Just a couple of pictures to show some other features of the Horniman Museum, which I am sure you will find immensely fascinating should you decide to take the train South & visit!
This unusual & delightful pea-green Post Box is for donations towards the recent renovation of the 16 acre, award winning gardens, they also have small animals!
This is the beautiful 1894 Victorian Grade II conservatory, which used to host summertime events, like musical arrangements. I have yet to discover what this year holds, especially now the £2.3 m. garden renovation is complete!
Due to the brass monkey nature of the weather & scarcity of walkers your City of London Guide has been savouring the City’s indoor pleasures! I thought I’d share a few pictures so you could get the feel of my visitations. Sadly the effect of the weather on my digits is leading to less camera activity. On this occasion I found my battery about to run out, which impeded my creativity further!!
Let’s see what delights South London had to offer, where I swear the faint-hearted attempts at snow were due to the temperature too low for even that metereological phenomenom!
Horniman Museum Clock Tower & Frontage
Erected by Charles Harris Townsend 1901 in the English Freestyle architectural style, the building is Grade II* listed. The tower is made of Doulting stone from Somerset.
Robert Anning Bells’ “Humanity in the house of Circumstance” mural
Bell’s pastel mosaic shows the central figure of Humanity, with figures symbolising the fine arts, poetry & music. Endurance is the armed figure & kneeling are Love & Hope. Charity bears figs & wine, whilst Wisdom is white-haired. Meditation is soberly clothed & Resignation of sombre expression resting on his staff in front of the gates of Death (right). The Gates of Life are on the left.
These mosaics were put in place by a team of women on scaffold (they were used due to their nimble fingers). 117,000 pieces make up the mural & took 10 months to install (cold work!) This is in the style & manner of the Arts & Crafts Movement & is linked to a contemporary decorative work by Mary Watts & the villagers of Compton in Surrey on the cemetry chapel. Mary married G.F.Watts & they lived & worked in Compton. Both were hugely talented artists in their own rights. They were also Victorian socialists, who worked to improve the lives of the poor through involvment in the creative arts.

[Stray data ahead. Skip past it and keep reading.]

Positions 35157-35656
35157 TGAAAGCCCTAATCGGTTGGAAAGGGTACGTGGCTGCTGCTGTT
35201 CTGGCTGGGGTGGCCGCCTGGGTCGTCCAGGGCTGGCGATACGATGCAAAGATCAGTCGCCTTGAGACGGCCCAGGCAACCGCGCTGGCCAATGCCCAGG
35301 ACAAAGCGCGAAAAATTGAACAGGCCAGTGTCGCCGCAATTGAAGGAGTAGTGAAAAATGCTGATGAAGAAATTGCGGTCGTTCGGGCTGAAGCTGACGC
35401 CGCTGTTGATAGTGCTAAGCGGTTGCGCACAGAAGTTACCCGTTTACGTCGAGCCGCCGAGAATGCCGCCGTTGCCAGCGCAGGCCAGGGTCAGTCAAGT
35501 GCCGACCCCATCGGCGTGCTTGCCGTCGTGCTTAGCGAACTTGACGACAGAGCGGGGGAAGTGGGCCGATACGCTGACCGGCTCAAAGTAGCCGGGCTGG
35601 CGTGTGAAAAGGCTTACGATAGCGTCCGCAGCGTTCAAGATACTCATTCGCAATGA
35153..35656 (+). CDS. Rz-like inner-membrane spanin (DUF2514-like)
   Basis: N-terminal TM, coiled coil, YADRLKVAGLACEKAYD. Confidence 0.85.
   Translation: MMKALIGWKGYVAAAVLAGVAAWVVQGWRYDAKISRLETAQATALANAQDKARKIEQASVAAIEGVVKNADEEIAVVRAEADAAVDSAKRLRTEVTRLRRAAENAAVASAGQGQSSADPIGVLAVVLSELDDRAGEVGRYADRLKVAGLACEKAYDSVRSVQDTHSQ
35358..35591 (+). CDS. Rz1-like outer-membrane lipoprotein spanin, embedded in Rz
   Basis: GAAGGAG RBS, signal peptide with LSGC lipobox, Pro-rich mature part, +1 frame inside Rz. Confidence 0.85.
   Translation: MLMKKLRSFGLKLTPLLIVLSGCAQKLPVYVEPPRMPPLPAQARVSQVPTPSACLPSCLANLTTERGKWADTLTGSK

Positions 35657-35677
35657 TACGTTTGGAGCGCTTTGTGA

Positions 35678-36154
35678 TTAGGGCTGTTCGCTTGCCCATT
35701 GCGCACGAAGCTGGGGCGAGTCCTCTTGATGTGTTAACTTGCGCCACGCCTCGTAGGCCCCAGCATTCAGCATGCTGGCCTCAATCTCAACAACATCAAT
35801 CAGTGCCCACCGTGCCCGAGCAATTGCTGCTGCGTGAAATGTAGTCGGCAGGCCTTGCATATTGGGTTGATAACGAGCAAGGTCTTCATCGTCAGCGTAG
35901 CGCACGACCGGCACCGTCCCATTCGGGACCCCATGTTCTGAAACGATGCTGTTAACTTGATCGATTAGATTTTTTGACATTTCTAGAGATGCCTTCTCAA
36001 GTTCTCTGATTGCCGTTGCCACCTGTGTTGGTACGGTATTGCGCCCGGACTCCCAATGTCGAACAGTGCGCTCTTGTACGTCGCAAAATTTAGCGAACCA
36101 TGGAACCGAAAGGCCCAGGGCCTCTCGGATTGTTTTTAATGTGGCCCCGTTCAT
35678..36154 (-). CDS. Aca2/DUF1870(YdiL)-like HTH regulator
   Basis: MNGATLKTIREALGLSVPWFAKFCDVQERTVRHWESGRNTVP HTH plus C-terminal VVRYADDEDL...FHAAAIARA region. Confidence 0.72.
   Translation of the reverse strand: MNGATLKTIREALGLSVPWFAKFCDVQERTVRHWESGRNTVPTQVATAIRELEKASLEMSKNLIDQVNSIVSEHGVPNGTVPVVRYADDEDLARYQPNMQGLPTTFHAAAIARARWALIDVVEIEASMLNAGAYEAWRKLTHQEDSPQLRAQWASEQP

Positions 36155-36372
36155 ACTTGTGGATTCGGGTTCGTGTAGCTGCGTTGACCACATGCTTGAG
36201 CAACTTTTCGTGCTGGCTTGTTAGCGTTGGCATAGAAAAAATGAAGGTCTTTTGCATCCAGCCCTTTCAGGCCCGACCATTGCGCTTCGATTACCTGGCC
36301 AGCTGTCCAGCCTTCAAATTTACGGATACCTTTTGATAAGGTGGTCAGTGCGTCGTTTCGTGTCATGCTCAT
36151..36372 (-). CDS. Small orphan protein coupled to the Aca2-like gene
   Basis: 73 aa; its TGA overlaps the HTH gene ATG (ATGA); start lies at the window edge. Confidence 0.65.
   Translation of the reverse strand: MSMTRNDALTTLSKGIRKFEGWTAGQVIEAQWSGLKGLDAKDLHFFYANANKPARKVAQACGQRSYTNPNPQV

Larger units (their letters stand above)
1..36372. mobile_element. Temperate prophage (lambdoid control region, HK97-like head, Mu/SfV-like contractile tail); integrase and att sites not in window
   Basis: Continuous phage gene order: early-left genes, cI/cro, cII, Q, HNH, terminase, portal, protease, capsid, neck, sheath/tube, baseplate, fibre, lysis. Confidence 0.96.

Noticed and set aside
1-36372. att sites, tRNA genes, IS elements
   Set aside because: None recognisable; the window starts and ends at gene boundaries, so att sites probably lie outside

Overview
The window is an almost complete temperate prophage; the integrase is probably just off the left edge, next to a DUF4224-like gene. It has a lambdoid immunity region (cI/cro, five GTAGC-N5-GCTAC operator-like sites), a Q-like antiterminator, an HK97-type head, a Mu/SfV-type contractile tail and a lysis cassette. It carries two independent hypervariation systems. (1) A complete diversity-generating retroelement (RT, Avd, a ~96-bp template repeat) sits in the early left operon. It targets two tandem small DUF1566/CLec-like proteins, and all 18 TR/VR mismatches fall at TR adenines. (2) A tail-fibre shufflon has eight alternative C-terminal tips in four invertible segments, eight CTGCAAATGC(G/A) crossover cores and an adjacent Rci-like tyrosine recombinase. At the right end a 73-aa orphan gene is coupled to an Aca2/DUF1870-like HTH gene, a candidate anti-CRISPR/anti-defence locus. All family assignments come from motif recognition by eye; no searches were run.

Beneath Bell’s mosaic is a plaque stating that the museum was gifted to the LCC (London County Council – the forerunner of the GLC -the Greater London Council, which preceded what exists now & is the GLA – Greater London Authority, though the latter is politically neutered). Referring to the LCC it says “as representing the people of London” & for their “recreation, instruction & enjoyment”. Very much in the sentiments of George & Mary Watts. Frederick John Horniman was a tea magnate & M.P. His collection of natural history & indigenous art resulted from his travels in the Middle & Far East & the Americas he opened it to the public, then had this marvellous museum built to house it.
My Vintage Bus Ticket!
Just in case you thought I was skiving & just enjoying myself on vintage buses & salivating over Victorian engineering – I am actually taking a tour this coming Sunday!
Meeting point is the City of London Information Centre. near to St. Paul’s.
As usual the tour will last approx. 2 hours & the subject covers the two massive fires London suffered during the last 300 years – The Great Fire of London 1666 & The Blitz during the Second World War 1940-41. The tour will finish at The Monument.
I look forward to seeing you there if you can make it.
My colleague Anita & I decided we were well over due for a visit to Tower Bridge & went along the other week. A fellow guide Iain works there, so it was nice to see him as well.
The actual structure is pretty amazing & we realised that each of us on our individual previous visits had omitted to go in to the “Engine Room”, which lies under the arch of the bridge close to the river. This time we went to have a look at the amazing Victorian steam driven technology that operated the hydraulics responsible for lifting the bridge. I thought I’d share some of the pictures I took of this beautiful & impressive engineering.
A handsome gasket
The nuts & bolts!